International syndicates and illegal mining in South Africa

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By Kotie Geldenhuys

Illegal mining has been a long-standing issue in South Africa, with various syndicates often involved in these illicit activities. The country’s abundant mineral resources, including gold and platinum, have made it a prime target for illegal mining operations, leading to significant economic losses and various social and environmental challenges. International syndicates, often operating with sophisticated networks and resources, have been known to collaborate with local criminal groups to engage in illegal mining activities. These syndicates often use various tactics including bribery, corruption and violence, to gain control over lucrative mining areas and evade law enforcement.

In a 2023 report entitled Organised crime, corruption, and illicit trade: Spotlight on South Africa, the Transnational Alliance to Combat Illicit Trade (TRACIT) states the following: “The South African Revenue Service (SARS) estimates that illicit trade costs the South African economy R100 billion every year. In terms of lost tax revenues, Business Leadership South Africa (BLSA) estimates that the country loses around R250 million a day. Furthermore, the OECD estimates that South Africa is losing $3.5 billion to $5 billion a year, or more than 1% of its GDP, to illicit financial flows” (TRACIT, 2023). A portion of this R100 billion constitutes the precious metals industry, which is regarded as an optimal commodity for international smuggling, primarily because it can be easily transported and promises substantial profit margins.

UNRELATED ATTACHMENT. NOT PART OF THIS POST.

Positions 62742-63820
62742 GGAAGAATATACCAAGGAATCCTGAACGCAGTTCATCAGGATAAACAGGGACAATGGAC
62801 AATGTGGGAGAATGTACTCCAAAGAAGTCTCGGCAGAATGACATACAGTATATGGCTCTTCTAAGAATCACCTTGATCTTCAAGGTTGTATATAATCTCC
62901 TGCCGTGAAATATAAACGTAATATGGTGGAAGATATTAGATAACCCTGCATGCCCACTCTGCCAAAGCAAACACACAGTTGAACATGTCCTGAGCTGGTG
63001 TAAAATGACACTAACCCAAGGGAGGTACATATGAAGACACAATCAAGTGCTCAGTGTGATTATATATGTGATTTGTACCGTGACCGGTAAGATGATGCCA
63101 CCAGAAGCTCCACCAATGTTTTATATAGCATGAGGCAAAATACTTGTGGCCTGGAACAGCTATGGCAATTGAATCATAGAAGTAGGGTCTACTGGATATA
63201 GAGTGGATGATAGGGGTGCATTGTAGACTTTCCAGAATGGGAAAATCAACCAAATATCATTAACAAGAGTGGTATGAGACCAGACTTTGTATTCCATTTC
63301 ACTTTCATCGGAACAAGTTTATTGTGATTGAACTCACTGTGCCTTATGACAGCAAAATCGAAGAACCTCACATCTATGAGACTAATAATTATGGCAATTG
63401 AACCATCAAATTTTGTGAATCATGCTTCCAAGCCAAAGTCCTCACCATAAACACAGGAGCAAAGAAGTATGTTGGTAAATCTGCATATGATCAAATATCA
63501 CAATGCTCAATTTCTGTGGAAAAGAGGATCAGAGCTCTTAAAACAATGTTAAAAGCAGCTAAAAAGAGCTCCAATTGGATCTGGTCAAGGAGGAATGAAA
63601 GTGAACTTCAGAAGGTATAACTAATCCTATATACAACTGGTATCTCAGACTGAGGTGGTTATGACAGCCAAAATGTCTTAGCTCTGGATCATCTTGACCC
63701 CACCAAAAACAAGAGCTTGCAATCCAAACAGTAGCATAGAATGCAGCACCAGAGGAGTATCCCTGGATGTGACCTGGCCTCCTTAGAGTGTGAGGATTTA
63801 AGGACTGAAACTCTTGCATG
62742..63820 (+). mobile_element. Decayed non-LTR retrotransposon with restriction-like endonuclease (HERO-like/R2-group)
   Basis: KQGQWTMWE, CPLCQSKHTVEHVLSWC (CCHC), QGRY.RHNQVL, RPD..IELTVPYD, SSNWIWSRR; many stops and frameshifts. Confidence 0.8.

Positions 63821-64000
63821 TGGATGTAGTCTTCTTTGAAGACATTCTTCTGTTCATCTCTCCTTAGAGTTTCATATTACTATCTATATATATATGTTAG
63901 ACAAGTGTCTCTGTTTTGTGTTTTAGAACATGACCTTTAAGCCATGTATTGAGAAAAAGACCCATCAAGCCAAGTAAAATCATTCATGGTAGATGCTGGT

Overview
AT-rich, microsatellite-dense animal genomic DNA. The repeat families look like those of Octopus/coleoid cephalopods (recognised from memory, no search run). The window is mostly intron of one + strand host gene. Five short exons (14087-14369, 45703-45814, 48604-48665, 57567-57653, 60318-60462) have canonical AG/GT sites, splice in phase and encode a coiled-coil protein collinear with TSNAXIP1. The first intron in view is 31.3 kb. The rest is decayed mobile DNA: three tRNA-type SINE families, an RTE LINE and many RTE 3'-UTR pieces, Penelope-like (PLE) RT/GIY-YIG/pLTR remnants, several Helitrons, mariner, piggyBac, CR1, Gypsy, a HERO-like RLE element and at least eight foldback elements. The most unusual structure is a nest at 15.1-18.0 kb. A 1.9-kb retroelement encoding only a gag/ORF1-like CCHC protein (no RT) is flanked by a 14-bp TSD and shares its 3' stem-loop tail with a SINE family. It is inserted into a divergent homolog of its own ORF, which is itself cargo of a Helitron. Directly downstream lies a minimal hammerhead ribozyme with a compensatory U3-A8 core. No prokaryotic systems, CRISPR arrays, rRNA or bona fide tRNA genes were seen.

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[This is only an extract of an article that is published in Servamus: January 2024. This article is available for purchase.]

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